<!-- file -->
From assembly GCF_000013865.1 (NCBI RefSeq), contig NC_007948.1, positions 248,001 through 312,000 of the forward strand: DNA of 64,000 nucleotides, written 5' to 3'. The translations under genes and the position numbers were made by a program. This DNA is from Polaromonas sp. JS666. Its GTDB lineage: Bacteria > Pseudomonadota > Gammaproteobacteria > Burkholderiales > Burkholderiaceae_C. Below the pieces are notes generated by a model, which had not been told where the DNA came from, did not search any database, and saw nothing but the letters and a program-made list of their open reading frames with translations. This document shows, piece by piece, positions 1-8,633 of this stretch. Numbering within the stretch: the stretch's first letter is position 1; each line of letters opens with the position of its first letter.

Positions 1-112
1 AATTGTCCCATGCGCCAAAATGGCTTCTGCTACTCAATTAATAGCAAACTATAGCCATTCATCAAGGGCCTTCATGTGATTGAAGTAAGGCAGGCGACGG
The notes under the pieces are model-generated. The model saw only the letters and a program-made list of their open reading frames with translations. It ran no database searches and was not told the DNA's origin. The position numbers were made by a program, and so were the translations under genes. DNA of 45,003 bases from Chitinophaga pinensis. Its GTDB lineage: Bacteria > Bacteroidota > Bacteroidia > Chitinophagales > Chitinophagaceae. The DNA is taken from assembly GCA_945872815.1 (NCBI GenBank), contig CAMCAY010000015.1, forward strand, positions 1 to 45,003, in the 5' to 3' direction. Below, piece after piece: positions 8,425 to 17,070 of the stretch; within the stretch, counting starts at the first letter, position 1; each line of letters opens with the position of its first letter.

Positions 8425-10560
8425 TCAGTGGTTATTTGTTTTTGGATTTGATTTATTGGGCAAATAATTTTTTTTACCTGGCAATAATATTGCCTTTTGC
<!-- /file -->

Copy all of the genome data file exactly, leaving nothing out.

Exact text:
From assembly GCF_000013865.1 (NCBI RefSeq), contig NC_007948.1, positions 248,001 through 312,000 of the forward strand: DNA of 64,000 nucleotides, written 5' to 3'. The translations under genes and the position numbers were made by a program. This DNA is from Polaromonas sp. JS666. Its GTDB lineage: Bacteria > Pseudomonadota > Gammaproteobacteria > Burkholderiales > Burkholderiaceae_C. Below the pieces are notes generated by a model, which had not been told where the DNA came from, did not search any database, and saw nothing but the letters and a program-made list of their open reading frames with translations. This document shows, piece by piece, positions 1-8,633 of this stretch. Numbering within the stretch: the stretch's first letter is position 1; each line of letters opens with the position of its first letter.

Positions 1-112
1 AATTGTCCCATGCGCCAAAATGGCTTCTGCTACTCAATTAATAGCAAACTATAGCCATTCATCAAGGGCCTTCATGTGATTGAAGTAAGGCAGGCGACGG
The notes under the pieces are model-generated. The model saw only the letters and a program-made list of their open reading frames with translations. It ran no database searches and was not told the DNA's origin. The position numbers were made by a program, and so were the translations under genes. DNA of 45,003 bases from Chitinophaga pinensis. Its GTDB lineage: Bacteria > Bacteroidota > Bacteroidia > Chitinophagales > Chitinophagaceae. The DNA is taken from assembly GCA_945872815.1 (NCBI GenBank), contig CAMCAY010000015.1, forward strand, positions 1 to 45,003, in the 5' to 3' direction. Below, piece after piece: positions 8,425 to 17,070 of the stretch; within the stretch, counting starts at the first letter, position 1; each line of letters opens with the position of its first letter.

Positions 8425-10560
8425 TCAGTGGTTATTTGTTTTTGGATTTGATTTATTGGGCAAATAATTTTTTTTACCTGGCAATAATATTGCCTTTTGC